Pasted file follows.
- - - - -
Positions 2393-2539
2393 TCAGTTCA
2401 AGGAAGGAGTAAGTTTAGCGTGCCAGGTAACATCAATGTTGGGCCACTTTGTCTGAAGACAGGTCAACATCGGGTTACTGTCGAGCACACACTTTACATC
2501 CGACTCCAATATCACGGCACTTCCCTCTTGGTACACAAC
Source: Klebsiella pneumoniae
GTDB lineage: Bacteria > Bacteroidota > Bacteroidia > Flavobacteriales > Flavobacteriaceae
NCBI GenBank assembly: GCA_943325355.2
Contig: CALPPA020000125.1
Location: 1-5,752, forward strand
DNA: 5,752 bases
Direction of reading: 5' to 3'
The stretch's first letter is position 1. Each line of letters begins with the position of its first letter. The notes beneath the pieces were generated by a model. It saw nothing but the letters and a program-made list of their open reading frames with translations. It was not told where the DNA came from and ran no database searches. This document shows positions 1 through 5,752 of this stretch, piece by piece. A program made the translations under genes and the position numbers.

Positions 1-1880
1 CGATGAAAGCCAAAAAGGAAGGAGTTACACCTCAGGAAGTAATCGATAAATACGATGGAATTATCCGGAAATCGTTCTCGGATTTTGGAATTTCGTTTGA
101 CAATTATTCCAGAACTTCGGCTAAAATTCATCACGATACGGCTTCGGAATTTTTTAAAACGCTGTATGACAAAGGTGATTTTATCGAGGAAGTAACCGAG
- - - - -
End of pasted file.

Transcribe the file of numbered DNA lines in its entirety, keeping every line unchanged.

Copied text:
Positions 2393-2539
2393 TCAGTTCA
2401 AGGAAGGAGTAAGTTTAGCGTGCCAGGTAACATCAATGTTGGGCCACTTTGTCTGAAGACAGGTCAACATCGGGTTACTGTCGAGCACACACTTTACATC
2501 CGACTCCAATATCACGGCACTTCCCTCTTGGTACACAAC
Source: Klebsiella pneumoniae
GTDB lineage: Bacteria > Bacteroidota > Bacteroidia > Flavobacteriales > Flavobacteriaceae
NCBI GenBank assembly: GCA_943325355.2
Contig: CALPPA020000125.1
Location: 1-5,752, forward strand
DNA: 5,752 bases
Direction of reading: 5' to 3'
The stretch's first letter is position 1. Each line of letters begins with the position of its first letter. The notes beneath the pieces were generated by a model. It saw nothing but the letters and a program-made list of their open reading frames with translations. It was not told where the DNA came from and ran no database searches. This document shows positions 1 through 5,752 of this stretch, piece by piece. A program made the translations under genes and the position numbers.

Positions 1-1880
1 CGATGAAAGCCAAAAAGGAAGGAGTTACACCTCAGGAAGTAATCGATAAATACGATGGAATTATCCGGAAATCGTTCTCGGATTTTGGAATTTCGTTTGA
101 CAATTATTCCAGAACTTCGGCTAAAATTCATCACGATACGGCTTCGGAATTTTTTAAAACGCTGTATGACAAAGGTGATTTTATCGAGGAAGTAACCGAG